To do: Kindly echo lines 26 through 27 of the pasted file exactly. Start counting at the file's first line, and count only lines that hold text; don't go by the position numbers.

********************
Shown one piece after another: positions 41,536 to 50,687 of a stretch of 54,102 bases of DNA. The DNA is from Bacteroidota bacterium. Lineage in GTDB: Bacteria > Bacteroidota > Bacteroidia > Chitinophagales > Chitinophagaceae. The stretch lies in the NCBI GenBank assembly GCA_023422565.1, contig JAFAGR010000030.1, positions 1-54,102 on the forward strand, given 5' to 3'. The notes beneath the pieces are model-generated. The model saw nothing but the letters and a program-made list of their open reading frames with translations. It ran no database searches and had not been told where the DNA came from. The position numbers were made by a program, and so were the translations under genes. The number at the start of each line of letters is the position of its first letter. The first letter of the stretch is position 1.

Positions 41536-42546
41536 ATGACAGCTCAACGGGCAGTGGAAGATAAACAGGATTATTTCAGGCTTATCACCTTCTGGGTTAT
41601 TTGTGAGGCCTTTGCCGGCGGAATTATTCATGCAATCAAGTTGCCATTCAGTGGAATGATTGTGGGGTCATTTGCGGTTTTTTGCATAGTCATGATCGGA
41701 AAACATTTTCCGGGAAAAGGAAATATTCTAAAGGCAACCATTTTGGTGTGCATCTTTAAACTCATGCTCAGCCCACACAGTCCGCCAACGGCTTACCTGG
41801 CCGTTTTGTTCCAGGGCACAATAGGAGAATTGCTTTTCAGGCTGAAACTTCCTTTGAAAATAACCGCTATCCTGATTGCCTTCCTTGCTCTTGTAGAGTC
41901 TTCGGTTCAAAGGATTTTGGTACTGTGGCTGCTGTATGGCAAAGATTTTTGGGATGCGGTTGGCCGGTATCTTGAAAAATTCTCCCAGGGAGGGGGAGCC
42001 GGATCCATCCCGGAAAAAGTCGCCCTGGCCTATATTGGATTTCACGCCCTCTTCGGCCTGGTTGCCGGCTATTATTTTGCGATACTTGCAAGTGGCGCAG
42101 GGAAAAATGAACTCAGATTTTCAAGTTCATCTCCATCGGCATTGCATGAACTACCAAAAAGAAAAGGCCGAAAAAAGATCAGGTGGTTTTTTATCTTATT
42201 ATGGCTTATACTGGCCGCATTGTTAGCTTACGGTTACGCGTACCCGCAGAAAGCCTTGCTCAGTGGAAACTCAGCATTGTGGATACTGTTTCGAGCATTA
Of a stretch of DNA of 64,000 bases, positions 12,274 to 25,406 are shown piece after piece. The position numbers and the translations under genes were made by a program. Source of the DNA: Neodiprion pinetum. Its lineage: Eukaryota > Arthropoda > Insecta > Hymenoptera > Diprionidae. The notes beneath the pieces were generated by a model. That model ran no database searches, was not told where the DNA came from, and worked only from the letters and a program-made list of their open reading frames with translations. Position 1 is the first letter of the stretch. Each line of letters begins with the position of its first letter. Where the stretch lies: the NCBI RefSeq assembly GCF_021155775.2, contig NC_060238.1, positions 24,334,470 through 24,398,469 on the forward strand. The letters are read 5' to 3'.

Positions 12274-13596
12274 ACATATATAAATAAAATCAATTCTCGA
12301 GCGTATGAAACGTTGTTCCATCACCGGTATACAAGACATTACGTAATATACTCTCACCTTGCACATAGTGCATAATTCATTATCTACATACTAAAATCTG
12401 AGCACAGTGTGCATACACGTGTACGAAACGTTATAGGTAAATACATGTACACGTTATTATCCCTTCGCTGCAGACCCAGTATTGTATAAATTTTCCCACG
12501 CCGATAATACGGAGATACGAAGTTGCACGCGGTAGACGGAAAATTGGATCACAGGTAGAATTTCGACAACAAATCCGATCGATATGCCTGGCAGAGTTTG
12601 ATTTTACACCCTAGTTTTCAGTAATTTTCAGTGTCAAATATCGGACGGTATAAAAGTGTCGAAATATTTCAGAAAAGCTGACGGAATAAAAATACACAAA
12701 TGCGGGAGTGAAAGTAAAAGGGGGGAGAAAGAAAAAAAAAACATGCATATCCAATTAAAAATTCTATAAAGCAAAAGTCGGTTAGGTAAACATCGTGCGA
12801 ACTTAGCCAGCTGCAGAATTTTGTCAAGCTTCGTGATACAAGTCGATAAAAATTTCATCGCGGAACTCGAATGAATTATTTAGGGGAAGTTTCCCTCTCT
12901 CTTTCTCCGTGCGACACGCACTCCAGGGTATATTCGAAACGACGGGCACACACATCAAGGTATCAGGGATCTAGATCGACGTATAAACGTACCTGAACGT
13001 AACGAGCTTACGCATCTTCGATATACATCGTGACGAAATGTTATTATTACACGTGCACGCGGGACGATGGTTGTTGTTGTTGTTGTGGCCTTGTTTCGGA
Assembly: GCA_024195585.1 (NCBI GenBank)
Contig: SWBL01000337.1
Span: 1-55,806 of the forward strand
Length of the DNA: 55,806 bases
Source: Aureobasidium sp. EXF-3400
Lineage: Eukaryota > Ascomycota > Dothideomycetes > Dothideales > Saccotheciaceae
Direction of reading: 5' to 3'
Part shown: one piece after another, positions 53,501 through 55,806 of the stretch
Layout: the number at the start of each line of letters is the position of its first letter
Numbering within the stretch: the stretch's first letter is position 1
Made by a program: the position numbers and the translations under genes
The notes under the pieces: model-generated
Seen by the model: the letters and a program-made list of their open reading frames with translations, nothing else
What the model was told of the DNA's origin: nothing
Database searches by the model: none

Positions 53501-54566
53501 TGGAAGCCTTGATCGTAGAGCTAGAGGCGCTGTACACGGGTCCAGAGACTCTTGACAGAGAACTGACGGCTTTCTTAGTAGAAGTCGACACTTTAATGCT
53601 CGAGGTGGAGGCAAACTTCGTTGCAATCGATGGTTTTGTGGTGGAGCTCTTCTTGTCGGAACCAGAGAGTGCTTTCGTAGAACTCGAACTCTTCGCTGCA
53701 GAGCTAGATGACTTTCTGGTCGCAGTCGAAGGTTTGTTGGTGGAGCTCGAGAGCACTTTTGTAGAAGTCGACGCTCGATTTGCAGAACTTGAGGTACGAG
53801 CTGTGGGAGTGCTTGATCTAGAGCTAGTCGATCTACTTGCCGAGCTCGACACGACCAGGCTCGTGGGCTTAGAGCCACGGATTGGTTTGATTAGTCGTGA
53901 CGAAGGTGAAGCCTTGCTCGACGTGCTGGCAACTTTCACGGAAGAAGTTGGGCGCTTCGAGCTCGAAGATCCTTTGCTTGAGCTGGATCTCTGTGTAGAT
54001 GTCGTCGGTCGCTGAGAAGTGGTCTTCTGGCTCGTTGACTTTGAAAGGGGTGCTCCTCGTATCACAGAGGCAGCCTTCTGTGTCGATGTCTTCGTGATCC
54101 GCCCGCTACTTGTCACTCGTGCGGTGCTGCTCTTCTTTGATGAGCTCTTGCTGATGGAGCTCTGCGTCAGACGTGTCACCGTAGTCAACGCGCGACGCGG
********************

Source: Aureobasidium sp. EXF-3400
Lineage: Eukaryota > Ascomycota > Dothideomycetes > Dothideales > Saccotheciaceae